Return to the world of Up with the new short Carl’s Date which will play ahead of Pixar’s Elemental. We talked to writer-director Bob Peterson about the short in which he also voices Dug.
Laughing Place: Where did the idea for doing this last Dug Day short as sort of a coda to the Carl-Dug story come from?
Bob Peterson: Well, the first five [Dug Days shorts] are Carl and Dug sort of taking care of each other, living in the suburbs. And really, it was a gesture of going on to have a new adventure, which is what Ellie wanted. And so when those completed, I wondered, could we go a step further, and that he has to grapple with the idea of moving on to go on a date? And so I was only going to do it if we honored Ellie, and also if we just show Carl grappling and having trouble with this idea, because Ellie's such a big part of his life. And so that's where that came, and I've seen grandparents go through it, where you lose a spouse. Do you crumble? Do you wait? Or do you reach out and go on to something new?
Laughing Place: You've been associated with Dug for a while now, and it obviously touched upon something special, because he's become a cultural phenomenon. I mean, the way we view dogs is through the lens of Dug, I mean, I went to the vet the other day, and they talked about a cone of shame,
Bob Peterson: Yeah. It's in the vernacular.
Laughing Place: Yeah. And so what does it mean for the impact that particularly Dug has had in terms of really expressing the love we have between our dogs in both ways?
Bob Peterson: I think the nice thing about Dug is we hear his thoughts, but he acts like a dog, and so I think we can maybe project our dogs onto him just a little bit more. And I've had so many dogs through the years, and each one of them comes through Dug. And I think Dug celebrates joy and the best of what dogs bring to us, which is another person that we have this relationship with, that just happens to be furry. But Dug brings forward the best of what we love about our canine friends.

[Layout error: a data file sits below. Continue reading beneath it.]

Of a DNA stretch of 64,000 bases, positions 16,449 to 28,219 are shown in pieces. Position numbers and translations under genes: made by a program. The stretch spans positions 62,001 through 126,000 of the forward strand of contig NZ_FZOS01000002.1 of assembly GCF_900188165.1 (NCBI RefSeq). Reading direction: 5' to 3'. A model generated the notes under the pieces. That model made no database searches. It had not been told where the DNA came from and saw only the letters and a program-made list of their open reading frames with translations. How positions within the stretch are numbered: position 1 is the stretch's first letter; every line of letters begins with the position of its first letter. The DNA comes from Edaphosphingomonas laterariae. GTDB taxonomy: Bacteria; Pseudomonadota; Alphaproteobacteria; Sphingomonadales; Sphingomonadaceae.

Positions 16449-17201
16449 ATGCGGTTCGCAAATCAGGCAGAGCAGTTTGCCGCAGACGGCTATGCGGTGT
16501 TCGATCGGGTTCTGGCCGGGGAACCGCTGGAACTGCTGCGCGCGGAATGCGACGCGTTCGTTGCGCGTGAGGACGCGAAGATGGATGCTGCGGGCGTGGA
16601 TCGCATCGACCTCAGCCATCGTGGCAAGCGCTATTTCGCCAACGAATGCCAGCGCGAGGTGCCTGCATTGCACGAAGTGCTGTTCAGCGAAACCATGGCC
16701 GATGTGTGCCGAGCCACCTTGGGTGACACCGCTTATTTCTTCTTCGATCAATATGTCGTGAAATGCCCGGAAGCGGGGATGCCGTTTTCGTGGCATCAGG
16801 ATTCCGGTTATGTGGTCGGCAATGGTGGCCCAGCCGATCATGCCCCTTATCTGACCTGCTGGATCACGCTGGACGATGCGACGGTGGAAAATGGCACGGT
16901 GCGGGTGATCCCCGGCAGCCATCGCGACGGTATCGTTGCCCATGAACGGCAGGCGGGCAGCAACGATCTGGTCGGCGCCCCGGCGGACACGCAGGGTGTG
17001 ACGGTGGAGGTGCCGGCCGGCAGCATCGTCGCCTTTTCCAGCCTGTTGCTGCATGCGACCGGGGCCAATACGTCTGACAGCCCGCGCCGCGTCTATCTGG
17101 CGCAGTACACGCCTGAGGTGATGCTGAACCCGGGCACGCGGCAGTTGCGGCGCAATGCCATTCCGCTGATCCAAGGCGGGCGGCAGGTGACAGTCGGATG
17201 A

Laughing Place: And dogs have the purest form of love that you can imagine.
Bob Peterson: Yeah. Absolutely.
Laughing Place: What does it mean that Dug is able to teach Carl, who hasn't been on a first date in decades about love and the connection you can make, and sort of bristling it down to just the purest form?
Bob Peterson: Yeah, it's interesting. As I wrote this and we were creating it, I realized that Dug may be just a little more sophisticated now than he was in Up or in some of the early shorts that we did from living with Carl. And he's very empathetic, like when Carl hangs up the phone and he's upset, Dug realizes that. And so the fun was… Because dogs feel love. They feel love for each other. You can tell, the way they get excited and jump around. And what's that simple wisdom that a dog might have to teach us something? And it's served up with a little bit of wolf, little bit of wildness in it, all this stuff, but dogs are empathetic, and I was glad to show that.
Laughing Place: And to wrap up, this also sort of ends up being a love letter to Ed Asner's performance of Carl Fredricksen. Can you talk a little bit about what he brought to this whole experience?
Bob Peterson: Well, he is Carl. He's a curmudgeon, but he's also so fun. He's a hard worker, very opinionated, and we just had the best time. I showed up at the Oscars, and he pinched my cheeks really hard, and that kind of thing. He's just a lot of fun to hang with, and he's given us so much through the years, and I was happy that we… And he loves Carl too. I was happy that we were able to give that to him and then showcase his talent again.
You can catch Carl’s Date ahead of Elemental at theaters starting June 16.